New Mexico hunters and trappers killing every bear and lion they can

jerry

Well Known Member
#3
I know there are responsible hunters and trappers...I know a few but the majority are just idiots.I have the bullet holes in my barn to prove it.One shot my metal gorilla sculpture by my ranch house last year...claimed it looked like a doe from his view...proud he hit it
 

audsley

Well Known Member
Forum Supporter
#4
Jerry, did he have a tag for a doe?

Reason I'm asking is that Az Game and Fish hasn't issued any doe tags to the general public in several decades. Someone who explains shooting a sculpture thinking it was a doe is confessing to intending to commit a crime. Most likely he was simply lying to you, and you should have called it in to the sheriff's department.

Seems whenever somebody with a gun commits vandalism, people want to say it was a hunter. Haven't you noticed there are a lot of people who just want to go out into the desert and shoot at things?

You say the majority of hunters are idiots. Unless you know of some formal study measuring the I.Q.'s of hunters, you're evidently basing your sweeping assessment on personal experience. One's perspective tends to be influenced by the members of any group one is exposed to. The hunters I know are businessmen, engineers, lawyers, judges, teachers, biologists, building contractors and otherwise gainfully employed people who do not turn into morons when they go into the mountains and deserts. If I just went by the ones I know, I'd have to conclude that hunters are smarter, wealthier and more responsible than the average person. Of course, I know better. And I'm sure my perspective would be different if I were mainly exposed to the people who roam the back roads of Cochise County with guns looking for stuff to shoot at. The social data (school performance, crime rates and other metrics for social and economic well-being) for Cochise would not lead one to expect particularly dignified conduct among its citizens when they think no one is watching. I know this because I once got sick enough of listening to ranchers complain about those slob hunters from the city that I took the trouble to pull up data on Graham, Cochise and Santa Cruz counties. The stats suggested that a fairly high level of shot up signs, thievery and vandalism should be expected just based on who's living there. SE Az ranchers don't have to look to the cities to bring in bad actors. They're growing them at home.

Also recognize that responsible shooters and hunters go largely unnoticed while screw-ups leave evidence they've been around.

Philospher Eric Hoffer put it this way: "There is a tendency to judge a race, a naton or any distinct group by its least worthy members." Unless you have some means of measuring the behavior and character of hunters are a whole, you're simply giving us a read on who you're living among.

I'm not usually one for rants and raves, but this subject is a pretty sore point with me.
 
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jerry

Well Known Member
#5
Jerry, did he have a tag for a doe?

Reason I'm asking is that Az Game and Fish hasn't issued any doe tags to the general public in several decades. Someone who explains shooting a sculpture thinking it was a doe is confessing to intending to commit a crime. Most likely he was simply lying to you, and you should have called it in to the sheriff's department.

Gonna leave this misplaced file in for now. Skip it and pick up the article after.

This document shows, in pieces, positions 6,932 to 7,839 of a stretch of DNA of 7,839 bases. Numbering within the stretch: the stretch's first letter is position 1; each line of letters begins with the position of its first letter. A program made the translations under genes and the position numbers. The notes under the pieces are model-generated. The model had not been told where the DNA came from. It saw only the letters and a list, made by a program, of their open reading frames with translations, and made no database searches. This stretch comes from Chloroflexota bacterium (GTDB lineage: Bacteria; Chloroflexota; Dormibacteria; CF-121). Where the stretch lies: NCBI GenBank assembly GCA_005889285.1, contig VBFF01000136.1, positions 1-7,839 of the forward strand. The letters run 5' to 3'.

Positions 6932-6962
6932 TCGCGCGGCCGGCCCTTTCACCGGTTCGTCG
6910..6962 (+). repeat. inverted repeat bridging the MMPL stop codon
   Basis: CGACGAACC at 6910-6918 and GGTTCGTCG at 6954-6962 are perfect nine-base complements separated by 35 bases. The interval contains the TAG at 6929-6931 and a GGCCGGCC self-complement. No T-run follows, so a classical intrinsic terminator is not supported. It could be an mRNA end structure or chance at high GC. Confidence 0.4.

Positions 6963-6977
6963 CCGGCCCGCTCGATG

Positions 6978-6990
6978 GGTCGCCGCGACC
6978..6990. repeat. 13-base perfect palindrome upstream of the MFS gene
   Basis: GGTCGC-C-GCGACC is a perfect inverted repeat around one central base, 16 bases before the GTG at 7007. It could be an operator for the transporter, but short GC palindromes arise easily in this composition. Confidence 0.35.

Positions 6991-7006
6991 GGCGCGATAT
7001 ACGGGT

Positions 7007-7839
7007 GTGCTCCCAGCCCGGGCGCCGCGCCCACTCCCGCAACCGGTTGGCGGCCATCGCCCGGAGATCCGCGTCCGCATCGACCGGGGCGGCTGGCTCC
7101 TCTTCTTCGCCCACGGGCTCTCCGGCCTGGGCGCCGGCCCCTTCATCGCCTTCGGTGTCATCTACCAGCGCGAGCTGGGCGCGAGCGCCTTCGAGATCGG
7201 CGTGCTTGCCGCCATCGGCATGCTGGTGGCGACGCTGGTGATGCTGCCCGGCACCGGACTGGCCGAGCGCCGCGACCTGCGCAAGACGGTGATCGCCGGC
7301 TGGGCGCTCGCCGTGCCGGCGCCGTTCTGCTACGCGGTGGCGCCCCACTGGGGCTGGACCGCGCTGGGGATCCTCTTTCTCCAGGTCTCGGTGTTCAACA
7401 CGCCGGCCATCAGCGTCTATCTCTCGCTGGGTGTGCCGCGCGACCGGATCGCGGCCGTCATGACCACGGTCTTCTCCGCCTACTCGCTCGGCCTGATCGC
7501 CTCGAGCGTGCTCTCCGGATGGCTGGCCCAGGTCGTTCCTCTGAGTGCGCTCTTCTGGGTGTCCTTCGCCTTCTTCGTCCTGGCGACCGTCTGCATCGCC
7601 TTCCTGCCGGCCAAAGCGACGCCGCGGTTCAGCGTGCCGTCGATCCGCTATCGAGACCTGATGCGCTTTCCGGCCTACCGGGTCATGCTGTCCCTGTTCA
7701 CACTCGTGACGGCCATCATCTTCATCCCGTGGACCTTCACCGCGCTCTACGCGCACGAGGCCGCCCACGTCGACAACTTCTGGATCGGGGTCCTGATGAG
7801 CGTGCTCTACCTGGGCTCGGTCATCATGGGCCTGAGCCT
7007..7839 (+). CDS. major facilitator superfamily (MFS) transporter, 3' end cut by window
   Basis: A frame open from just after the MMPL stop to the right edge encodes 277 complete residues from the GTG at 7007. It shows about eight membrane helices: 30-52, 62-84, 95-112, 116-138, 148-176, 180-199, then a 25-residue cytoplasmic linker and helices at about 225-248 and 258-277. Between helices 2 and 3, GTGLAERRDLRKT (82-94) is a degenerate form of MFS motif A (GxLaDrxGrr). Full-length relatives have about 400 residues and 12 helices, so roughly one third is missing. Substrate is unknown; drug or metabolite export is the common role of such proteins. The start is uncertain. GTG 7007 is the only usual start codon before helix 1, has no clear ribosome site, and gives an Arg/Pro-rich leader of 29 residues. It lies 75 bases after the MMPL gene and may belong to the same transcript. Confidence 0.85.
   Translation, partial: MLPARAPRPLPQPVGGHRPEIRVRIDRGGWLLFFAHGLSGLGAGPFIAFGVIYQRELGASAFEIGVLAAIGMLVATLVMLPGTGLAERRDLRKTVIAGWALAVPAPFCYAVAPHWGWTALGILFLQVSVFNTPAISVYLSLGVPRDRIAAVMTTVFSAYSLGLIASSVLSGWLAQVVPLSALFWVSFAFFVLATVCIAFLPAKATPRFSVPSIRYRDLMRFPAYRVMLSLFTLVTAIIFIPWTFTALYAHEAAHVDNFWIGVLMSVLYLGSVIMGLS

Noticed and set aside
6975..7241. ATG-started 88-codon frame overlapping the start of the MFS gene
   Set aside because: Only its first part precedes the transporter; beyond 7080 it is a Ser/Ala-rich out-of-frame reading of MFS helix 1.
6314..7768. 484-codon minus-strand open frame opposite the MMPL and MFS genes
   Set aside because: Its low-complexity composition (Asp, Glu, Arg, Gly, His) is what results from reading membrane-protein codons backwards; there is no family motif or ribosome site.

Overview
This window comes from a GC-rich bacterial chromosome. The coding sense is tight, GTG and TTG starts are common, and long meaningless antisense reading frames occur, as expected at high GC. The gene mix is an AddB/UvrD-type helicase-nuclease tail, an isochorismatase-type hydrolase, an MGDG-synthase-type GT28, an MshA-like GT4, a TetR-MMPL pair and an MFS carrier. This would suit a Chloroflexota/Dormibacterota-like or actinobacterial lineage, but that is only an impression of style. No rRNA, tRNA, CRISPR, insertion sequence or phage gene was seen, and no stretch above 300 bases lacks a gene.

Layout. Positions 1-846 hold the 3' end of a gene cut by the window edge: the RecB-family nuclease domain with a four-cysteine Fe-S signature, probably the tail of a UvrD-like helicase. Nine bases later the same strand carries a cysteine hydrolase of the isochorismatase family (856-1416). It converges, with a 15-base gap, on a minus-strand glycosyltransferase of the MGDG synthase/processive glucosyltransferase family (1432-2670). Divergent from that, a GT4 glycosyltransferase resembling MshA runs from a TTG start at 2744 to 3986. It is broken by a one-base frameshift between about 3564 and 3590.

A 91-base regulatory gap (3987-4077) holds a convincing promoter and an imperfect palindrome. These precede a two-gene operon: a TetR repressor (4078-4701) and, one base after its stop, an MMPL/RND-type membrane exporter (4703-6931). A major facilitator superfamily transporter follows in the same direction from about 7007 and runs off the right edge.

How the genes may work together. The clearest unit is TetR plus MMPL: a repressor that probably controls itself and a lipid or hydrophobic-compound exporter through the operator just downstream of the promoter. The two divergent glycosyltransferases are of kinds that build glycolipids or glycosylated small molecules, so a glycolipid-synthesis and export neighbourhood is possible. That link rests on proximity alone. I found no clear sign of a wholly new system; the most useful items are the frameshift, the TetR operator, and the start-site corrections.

Seems whenever somebody with a gun commits vandalism, people want to say it was a hunter. Haven't you noticed there are a lot of people who just want to go out into the desert and shoot at things?

You say the majority of hunters are idiots. Unless you know of some formal study measuring the I.Q.'s of hunters, you're evidently basing your sweeping assessment on personal experience. One's perspective tends to be influenced by the members of any group one is exposed to. The hunters I know are businessmen, engineers, lawyers, judges, teachers, biologists, building contractors and otherwise gainfully employed people who do not turn into morons when they go into the mountains and deserts. If I just went by the ones I know, I'd have to conclude that hunters are smarter, wealthier and more responsible than the average person. Of course, I know better. And I'm sure my perspective would be different if I were mainly exposed to the people who roam the back roads of Cochise County with guns looking for stuff to shoot at. The social data (school performance, crime rates and other metrics for social and economic well-being) for Cochise would not lead one to expect particularly dignified conduct among its citizens when they think no one is watching. I know this because I once got sick enough of listening to ranchers complain about those slob hunters from the city that I took the trouble to pull up data on Graham, Cochise and Santa Cruz counties. The stats suggested that a fairly high level of shot up signs, thievery and vandalism should be expected just based on who's living there. SE Az ranchers don't have to look to the cities to bring in bad actors. They're growing them at home.

Also recognize that responsible shooters and hunters go largely unnoticed while screw-ups leave evidence they've been around.

Philospher Eric Hoffer put it this way: "There is a tendency to judge a race, a naton or any distinct group by its least worthy members." Unless you have some means of measuring the behavior and character of hunters are a whole, you're simply giving us a read on who you're living among.